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  40. added 2017-01-14
    IS NOW A MOMENT IN TIME? A Discussion of McTaggart’s Argument Against the Reality of Time From a Transcendental Idealist Standpoint.Michel Bitbol - unknown
    A concept of the ‘actual now’ is introduced. The ‘actual now’ is negatively characterized by the fact that it is absent from the time-series. This does not mean that the ‘actual now’ is outside the time-series. For saying so would wrongly suggest the existence of an ‘outside’ where the ‘actual now’ could be located. Instead, one considers that the ‘actual now’ is just the name of ‘that with respect to which’ any event can be said to be past or future, (...)
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  41. added 2016-12-08
    The Metaphysics of Time: A Dialogue.Bradley Dowden - 2009 - Rowman & Littlefield Publishers.
    Seventh in the New Dialogues in Philosophy series, this book discusses the concept of time and shows in the simplest ways how time informs discussions about causality, creation, physics, natural disasters, and much more. Creating a series of conversations between two fictional characters, Bradley Dowden uses the characters to explore nine metaphysical issues involving time.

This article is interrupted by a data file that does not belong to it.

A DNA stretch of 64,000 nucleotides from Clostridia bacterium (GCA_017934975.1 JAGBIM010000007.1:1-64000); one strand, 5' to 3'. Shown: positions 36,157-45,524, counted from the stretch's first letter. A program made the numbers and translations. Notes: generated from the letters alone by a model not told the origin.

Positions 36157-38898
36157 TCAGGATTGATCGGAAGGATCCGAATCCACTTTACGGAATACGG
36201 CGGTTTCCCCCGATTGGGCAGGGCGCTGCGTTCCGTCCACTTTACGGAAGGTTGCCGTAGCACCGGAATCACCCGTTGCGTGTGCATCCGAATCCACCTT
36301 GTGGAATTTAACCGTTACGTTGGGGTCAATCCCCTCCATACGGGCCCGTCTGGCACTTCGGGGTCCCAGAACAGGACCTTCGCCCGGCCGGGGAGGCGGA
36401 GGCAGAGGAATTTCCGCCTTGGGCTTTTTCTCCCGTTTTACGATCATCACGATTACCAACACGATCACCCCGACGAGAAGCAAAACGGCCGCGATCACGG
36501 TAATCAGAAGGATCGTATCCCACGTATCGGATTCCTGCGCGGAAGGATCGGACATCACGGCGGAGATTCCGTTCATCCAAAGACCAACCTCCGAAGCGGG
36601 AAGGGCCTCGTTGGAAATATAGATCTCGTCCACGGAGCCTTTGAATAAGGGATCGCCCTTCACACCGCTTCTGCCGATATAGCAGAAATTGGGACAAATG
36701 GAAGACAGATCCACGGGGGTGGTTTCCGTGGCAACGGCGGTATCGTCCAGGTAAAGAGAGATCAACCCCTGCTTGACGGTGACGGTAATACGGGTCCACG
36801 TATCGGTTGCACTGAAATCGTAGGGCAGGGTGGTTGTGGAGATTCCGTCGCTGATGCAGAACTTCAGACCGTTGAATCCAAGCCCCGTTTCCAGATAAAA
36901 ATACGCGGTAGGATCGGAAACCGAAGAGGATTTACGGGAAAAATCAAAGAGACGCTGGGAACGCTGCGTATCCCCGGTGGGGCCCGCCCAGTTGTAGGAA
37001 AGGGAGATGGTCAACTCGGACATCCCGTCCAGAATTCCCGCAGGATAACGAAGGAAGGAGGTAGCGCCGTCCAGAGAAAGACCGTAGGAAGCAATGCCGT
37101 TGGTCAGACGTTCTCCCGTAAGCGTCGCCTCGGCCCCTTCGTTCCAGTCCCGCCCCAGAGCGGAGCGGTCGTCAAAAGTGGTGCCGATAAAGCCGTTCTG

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  42. added 2016-12-08
    Mctaggart on Time.Judith Jarvis Thomson - 2001 - Noûs 35 (s15):229-252.
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  43. added 2016-12-08
    Statements, Sentences and States of Affairs in McTaggart and in General.Joy H. Roberts - 1980 - Erkenntnis 15 (1):73-89.
  44. added 2016-12-03
    In Light of the Theory of Special Relativity is a Passage of Time and the Argument of the Presentist Untenable?Mekhi Dhesi - 2016 - Dissertation, University College London